While the term "Solarpunk" might be fairly new (at the very least, it was used as the title for an anthology of short stories from a set of writers in Brazil in 2012, Alia Gee self published a novel in 2014, and states that her husband coined the phrase in 2009 after reading an early draft) many authors have been contributing visions of sustainable, utopic futures for some time. Here's a list of some of them.
Alia Gee Edit
Alia describes herself as "Mom, writer, human mic." on her website, and is the author of what might well be the first identifiably Solarpunk novel. Suncatcher: Seven Days in the Sky is set in a 2075 post-climate change, post-pandemic, post-peak oil world, with almost all of the action taking place aboard a fleet of solar-powered energy harvesting airships.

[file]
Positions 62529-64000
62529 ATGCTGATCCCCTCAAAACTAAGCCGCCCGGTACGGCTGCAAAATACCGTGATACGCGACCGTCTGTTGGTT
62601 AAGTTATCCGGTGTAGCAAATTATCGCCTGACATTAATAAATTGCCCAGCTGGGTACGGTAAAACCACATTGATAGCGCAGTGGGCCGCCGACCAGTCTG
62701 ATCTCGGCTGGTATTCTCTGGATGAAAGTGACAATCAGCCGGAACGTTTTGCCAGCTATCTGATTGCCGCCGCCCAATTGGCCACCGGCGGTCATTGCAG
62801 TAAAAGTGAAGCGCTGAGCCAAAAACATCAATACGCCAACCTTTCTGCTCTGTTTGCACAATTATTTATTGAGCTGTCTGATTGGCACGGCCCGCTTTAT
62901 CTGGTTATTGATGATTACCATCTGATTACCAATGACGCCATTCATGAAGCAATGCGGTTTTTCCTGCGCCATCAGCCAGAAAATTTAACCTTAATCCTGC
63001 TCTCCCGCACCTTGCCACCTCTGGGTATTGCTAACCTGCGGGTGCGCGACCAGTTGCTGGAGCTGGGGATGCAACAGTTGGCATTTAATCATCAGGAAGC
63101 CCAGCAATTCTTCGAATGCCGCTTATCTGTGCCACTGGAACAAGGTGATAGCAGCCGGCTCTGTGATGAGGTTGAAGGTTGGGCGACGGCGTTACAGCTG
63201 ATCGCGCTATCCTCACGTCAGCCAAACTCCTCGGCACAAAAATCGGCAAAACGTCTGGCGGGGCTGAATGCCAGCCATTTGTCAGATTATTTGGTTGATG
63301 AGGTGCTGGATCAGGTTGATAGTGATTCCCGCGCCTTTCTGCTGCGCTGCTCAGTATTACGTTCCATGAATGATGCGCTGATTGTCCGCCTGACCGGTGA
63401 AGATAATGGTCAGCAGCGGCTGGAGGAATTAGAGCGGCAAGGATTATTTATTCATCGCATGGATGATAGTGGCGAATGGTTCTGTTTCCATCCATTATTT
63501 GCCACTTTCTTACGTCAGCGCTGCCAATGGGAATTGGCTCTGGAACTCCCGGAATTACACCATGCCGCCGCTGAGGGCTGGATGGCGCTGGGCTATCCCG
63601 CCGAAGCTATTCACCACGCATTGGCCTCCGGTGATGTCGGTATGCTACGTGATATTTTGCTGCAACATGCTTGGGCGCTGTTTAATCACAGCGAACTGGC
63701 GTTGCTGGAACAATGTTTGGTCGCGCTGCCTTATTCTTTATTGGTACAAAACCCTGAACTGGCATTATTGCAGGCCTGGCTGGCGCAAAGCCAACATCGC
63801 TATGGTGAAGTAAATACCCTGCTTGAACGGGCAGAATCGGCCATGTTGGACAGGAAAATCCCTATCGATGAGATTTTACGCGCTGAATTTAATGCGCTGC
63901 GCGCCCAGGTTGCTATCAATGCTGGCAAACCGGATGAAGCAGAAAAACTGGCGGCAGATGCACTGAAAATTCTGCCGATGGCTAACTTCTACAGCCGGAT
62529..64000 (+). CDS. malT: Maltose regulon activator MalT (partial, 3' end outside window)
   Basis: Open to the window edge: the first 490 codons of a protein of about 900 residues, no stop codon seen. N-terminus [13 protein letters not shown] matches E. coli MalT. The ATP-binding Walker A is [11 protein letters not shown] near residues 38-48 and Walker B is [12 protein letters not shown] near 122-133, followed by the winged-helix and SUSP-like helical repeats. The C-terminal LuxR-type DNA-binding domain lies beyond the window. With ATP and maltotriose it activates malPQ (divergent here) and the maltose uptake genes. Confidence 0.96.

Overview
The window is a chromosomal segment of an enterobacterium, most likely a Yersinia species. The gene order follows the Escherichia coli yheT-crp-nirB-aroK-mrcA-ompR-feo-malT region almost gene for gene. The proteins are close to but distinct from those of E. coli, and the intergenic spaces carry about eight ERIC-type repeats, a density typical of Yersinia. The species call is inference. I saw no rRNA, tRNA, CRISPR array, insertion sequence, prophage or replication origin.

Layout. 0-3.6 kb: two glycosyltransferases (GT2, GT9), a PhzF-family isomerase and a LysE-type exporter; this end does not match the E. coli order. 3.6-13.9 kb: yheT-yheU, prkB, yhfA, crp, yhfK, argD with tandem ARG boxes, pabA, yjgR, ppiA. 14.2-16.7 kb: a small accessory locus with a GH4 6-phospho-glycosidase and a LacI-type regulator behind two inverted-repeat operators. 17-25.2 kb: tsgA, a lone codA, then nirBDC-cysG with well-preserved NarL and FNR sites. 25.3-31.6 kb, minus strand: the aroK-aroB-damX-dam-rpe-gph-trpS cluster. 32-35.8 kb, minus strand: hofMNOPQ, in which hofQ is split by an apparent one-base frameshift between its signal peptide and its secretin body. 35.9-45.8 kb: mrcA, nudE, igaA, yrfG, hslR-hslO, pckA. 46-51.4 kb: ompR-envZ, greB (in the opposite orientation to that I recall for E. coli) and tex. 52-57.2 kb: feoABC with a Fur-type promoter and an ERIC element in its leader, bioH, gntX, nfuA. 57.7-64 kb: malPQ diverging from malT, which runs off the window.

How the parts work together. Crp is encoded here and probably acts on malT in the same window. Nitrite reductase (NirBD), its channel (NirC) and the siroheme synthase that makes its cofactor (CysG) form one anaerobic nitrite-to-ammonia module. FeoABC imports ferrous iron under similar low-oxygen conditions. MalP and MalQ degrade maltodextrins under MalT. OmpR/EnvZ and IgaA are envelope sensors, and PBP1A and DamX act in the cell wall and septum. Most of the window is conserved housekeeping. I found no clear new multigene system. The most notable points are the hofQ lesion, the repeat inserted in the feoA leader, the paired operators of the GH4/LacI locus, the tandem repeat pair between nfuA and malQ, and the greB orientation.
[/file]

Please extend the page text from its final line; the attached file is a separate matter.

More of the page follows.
Kim Stanley Robinson Edit
Most famous as the author of the tri-colour Mars series (Red Mars, Green Mars, Blue Mars), Robinson has been deliberately crafting utopias in science fiction as early as 1976. His first series of novels beginning in 1984 (Three Californias) have distinct elements of Solarpunk ethos. The first (The Wild Shore) deals with the post nuclear, environmentally focussed crafting of a new American society, while the third (Pacific Edge) actively posits a pathway to develop our current society into a sanely run, utopic, ecologically sustainable one.